Wednesday, March 27, 2013

Game Design: Localizing Pokemon Names

Pokemon, much like Phoenix Wright, has so many double meanings that translation to get the idea across can be difficult.

 Take, for example, Farfetch'd.  Farfetch'd (in English)  refers to something being "Far fetched"  which, according to Webster's, means " not likely to be true or to occur"  The Japanese version means (Literally) "a duck comes bearing green onions'" which is a reference back to a Japanese proverb which means both "Something surprising but convenient" and also means something along the lines of something which is good now, but you traded it for something else which would be better long term. (You trade either Spearow of Pidgey for Fearow.  Both are weak now but evolve into powerful flying later)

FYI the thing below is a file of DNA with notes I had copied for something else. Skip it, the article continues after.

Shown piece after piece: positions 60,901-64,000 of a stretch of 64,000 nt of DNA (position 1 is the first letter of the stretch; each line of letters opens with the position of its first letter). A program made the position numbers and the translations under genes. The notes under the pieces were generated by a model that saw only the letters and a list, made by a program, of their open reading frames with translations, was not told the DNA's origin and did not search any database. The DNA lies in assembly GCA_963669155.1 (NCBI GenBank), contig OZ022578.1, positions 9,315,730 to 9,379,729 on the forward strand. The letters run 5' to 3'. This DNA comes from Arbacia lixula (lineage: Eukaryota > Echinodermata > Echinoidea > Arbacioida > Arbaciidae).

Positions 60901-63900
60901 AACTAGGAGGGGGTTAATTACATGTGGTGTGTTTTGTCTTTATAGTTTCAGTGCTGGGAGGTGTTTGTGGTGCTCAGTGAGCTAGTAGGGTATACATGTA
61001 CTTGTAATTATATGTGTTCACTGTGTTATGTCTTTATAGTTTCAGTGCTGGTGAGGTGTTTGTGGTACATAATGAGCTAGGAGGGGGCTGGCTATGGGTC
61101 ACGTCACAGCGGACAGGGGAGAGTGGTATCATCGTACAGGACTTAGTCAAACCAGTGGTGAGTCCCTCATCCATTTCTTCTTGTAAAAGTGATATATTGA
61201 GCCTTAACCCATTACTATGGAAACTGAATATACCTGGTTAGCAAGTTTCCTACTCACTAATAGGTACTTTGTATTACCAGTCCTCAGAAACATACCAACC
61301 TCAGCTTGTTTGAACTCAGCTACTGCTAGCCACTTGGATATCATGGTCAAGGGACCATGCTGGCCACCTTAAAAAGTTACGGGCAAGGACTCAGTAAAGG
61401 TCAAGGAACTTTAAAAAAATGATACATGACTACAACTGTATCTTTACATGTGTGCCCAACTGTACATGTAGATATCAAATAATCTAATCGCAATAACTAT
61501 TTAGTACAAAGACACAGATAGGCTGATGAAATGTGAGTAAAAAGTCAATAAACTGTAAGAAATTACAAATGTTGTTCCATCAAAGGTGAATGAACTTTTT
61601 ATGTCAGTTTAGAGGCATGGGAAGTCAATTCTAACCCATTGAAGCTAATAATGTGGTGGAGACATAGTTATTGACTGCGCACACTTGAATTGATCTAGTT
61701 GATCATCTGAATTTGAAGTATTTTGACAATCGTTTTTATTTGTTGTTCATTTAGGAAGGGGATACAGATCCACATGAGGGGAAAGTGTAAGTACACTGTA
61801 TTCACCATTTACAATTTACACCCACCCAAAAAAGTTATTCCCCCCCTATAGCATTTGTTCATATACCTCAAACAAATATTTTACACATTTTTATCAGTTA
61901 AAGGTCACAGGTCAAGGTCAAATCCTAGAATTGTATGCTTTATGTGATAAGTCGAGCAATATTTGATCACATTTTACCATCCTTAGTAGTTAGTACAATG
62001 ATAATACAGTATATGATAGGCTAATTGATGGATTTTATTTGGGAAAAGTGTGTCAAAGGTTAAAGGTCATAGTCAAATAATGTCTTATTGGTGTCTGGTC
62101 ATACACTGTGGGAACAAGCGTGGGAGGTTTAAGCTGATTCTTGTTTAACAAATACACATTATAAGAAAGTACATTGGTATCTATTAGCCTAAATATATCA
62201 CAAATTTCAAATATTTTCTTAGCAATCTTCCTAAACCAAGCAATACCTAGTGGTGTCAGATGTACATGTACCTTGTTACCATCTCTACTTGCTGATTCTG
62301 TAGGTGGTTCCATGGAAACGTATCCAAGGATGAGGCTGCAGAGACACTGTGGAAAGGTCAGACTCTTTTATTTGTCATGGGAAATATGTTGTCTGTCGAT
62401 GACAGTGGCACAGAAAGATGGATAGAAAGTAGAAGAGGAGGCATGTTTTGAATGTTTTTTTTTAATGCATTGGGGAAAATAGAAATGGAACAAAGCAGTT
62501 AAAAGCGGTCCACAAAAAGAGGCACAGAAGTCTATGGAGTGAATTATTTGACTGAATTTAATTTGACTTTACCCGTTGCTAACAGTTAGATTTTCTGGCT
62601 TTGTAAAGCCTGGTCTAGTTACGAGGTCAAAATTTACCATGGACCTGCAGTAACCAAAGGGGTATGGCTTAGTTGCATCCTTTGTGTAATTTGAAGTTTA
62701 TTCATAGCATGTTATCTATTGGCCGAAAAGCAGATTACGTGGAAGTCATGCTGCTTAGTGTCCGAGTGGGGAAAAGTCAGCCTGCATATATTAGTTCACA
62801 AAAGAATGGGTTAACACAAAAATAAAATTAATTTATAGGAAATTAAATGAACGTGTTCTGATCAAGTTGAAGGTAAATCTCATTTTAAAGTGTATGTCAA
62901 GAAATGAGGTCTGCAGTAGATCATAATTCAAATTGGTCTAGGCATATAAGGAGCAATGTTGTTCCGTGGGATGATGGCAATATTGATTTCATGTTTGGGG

Other examples are Ampharos:
Which refers both to an Amp (A measure of electricity, perfect for an electric sheep) and the Pharos lighthouse in Alexandria.  (and remember where you find an Ampharos in the game?  Yep, at a lighthouse.)

and Empoleon:
Which manages to refer to Emperor Penguins, The North Pole, and Napoleon at the same time. 

Okay, okay, some of them are rather basic (Gears, anyone?)  and others are... guesswork.  (Such as Lairon, Iron maybe, but where did the La come from?)  but there are over 500 pokemon and any amount of digging will turn up a high amount of references, clever translation, and more depth than you would think.  My hat is off to the Localization team.  They make it work. 

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